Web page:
Roofing is hot, hard, and potentially dangerous work, but you can save thousands of dollars if you learn how to install architectural shingles. Architectural shingles are asphalt laminate shingles, similar in composition to the standard 3-tab asphalt shingle. The difference is the variation in pattern and texture, as well as the thicker, longer lasting composition of the architectural shingles. Some manufacturers guarantee their shingles for up to 40 years.
To install architectural shingles, you will need:
- Architectural shingles
- (Optional) starter shingles for the first row
- Ridge cap shingles
- Roofing nails long enough to go through your underlayment, any existing shingles and into the roof deck
- Roofing nailer or hammer
- Sharp knife or big shears
- Chalk line
- Get a copy of your local building code for roofing. This should be available on your city or county website. Wind ratings, snow loads and roof pitch all contribute to the number of nails per shingle required. Prevailing wind will also dictate the direction in which your shingles overlap.
- If you are placing new architectural shingles over an existing roof, there should not be more than one layer of shingles on the roof. Inspect the existing shingles for any nails which have worked loose and pound them back in. Sweep the existing shingles to remove debris or loose roofing material.
- If there is more than one layer of shingles on the roof, or if the shingles are badly deteriorated, remove the existing shingles. The underlayment will probably be unusable if there were two layers of roofing or if you had existing leaks. Remove the underlayment.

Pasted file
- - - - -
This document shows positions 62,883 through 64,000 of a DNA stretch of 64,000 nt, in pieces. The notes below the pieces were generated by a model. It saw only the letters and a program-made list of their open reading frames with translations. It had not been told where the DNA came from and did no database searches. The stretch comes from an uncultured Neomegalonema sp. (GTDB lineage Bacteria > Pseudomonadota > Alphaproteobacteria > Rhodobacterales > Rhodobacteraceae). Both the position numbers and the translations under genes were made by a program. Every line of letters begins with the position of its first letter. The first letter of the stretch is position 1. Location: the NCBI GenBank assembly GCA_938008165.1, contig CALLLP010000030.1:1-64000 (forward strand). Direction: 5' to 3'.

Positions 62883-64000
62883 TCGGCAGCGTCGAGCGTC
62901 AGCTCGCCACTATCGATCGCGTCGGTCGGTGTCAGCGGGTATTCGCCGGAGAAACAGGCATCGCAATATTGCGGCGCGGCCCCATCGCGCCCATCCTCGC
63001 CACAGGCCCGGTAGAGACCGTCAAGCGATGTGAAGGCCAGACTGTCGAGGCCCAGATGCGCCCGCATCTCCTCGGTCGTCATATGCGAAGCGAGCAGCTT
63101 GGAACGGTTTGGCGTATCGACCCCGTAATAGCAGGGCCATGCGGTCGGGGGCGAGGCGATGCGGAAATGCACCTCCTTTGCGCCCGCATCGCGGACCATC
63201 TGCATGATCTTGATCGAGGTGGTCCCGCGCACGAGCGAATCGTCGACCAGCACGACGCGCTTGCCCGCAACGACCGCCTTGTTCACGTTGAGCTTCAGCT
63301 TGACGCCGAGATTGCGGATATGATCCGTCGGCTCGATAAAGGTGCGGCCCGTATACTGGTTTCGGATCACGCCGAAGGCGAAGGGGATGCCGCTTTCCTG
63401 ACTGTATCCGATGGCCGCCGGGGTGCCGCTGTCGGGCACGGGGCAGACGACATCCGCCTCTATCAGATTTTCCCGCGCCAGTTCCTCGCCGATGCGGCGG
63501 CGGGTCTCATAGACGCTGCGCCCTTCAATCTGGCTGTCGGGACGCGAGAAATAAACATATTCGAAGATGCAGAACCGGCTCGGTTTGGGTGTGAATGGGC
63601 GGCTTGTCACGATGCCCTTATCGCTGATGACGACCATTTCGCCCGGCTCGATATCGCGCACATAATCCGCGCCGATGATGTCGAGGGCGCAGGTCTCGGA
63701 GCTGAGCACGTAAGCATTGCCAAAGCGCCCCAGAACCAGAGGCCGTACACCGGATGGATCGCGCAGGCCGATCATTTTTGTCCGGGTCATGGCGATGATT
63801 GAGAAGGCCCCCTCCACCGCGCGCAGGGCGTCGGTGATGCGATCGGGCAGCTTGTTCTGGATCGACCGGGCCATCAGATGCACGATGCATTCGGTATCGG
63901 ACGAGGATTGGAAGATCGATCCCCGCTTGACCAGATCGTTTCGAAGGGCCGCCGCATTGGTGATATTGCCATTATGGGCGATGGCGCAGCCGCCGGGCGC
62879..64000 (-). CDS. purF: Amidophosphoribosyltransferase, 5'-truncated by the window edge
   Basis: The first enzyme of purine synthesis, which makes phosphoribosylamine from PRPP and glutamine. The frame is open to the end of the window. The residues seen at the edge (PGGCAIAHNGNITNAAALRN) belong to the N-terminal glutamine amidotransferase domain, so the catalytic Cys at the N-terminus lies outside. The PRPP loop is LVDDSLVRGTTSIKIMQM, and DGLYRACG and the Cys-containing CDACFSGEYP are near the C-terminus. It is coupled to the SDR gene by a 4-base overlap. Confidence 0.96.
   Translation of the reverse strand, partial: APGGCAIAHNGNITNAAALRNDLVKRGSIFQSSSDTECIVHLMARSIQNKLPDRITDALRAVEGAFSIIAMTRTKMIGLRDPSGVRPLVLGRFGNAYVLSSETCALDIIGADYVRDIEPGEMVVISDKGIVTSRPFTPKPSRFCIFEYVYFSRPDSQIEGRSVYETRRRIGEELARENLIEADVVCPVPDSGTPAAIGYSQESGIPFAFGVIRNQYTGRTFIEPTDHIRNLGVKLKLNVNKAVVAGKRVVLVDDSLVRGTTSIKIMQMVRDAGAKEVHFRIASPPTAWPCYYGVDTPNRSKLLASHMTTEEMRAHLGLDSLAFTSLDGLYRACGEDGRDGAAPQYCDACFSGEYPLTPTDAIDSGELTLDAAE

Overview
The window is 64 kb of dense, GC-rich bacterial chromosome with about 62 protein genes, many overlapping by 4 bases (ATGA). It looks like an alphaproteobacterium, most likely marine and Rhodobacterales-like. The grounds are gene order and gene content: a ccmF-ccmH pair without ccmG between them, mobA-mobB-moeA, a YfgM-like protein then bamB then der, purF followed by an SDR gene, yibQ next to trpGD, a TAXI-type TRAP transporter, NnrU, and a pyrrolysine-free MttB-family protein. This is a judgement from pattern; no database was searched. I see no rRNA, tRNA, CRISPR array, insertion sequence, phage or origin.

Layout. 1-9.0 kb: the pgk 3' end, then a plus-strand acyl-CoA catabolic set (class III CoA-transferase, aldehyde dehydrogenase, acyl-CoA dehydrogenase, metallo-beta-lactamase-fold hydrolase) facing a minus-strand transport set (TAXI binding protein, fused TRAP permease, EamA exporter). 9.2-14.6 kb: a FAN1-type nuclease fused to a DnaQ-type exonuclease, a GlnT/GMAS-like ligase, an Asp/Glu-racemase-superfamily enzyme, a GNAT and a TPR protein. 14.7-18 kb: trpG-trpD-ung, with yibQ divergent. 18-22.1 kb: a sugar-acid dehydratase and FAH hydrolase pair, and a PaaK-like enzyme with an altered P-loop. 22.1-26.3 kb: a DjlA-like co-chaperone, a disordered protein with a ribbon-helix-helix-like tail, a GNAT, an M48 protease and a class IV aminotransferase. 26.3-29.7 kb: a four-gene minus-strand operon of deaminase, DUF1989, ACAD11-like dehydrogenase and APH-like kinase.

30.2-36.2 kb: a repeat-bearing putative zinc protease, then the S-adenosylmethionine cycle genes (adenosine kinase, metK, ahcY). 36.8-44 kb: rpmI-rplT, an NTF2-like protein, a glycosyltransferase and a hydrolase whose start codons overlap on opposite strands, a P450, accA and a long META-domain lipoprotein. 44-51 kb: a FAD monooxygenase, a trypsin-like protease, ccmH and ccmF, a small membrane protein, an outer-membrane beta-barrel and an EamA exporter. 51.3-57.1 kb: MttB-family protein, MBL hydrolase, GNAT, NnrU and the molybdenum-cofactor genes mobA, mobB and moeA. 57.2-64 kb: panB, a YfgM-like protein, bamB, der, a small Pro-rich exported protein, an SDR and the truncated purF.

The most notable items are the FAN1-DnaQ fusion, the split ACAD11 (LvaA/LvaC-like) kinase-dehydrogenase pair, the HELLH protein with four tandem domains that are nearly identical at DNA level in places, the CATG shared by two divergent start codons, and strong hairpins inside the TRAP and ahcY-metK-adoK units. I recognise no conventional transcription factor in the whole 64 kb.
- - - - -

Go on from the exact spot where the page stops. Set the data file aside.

- Check the roof deck for soundness. Make sure it is sturdy and without any signs of water damage or rot. Any damaged areas of roof decking should be replaced. Install new felt underlayment in overlapping rows, starting from the bottom and working up.
- Starting at the lower and outer edge of the roof, apply a layer of starter shingles. You can purchase starter shingles or cut the layered edge off the architectural shingles and use the flat piece as a starter shingle. Position the first architectural shingle and snap a chalk line across the roof to mark the top of the first layer. Mark chalk lines on subsequent layers working upward. Allow the shingles to overhang the roof about 1/8" inch.
- The big difference between installing tabbed shingles and architectural shingles is that you need longer nails to get through the thicker laminated portion of the shingle. You also need to make sure that you are nailing through the thicker portion rather than the upper portion. The manufacturer will provide instructions on each shingle or package of shingles as to the nail pattern.
- Overlap layouts may also be included with the shingles. If not, begin the second layer by cutting 6" off of the first shingle. The third shingle up on the outside will have 12" cut off. This will offset where the shingles join so that you don't have matching seams on overlapping rows.
- Work out and up in a diagonal pattern. You can use a nail gun, which is much faster than hand-nailing, but watch for too much pressure, which could crack the shingle. Too little pressure and crooked nail heads could damage the overlapping shingle.
- After all the standard shingles are installed, install ridge cap shingles along the peak. These run opposite the shingles and overlap the top of the shingles on each side. On a sloped peak, work from the bottom up. Enjoy your beautiful new architectural shingled roof.
This guy is auctioning off his Roof
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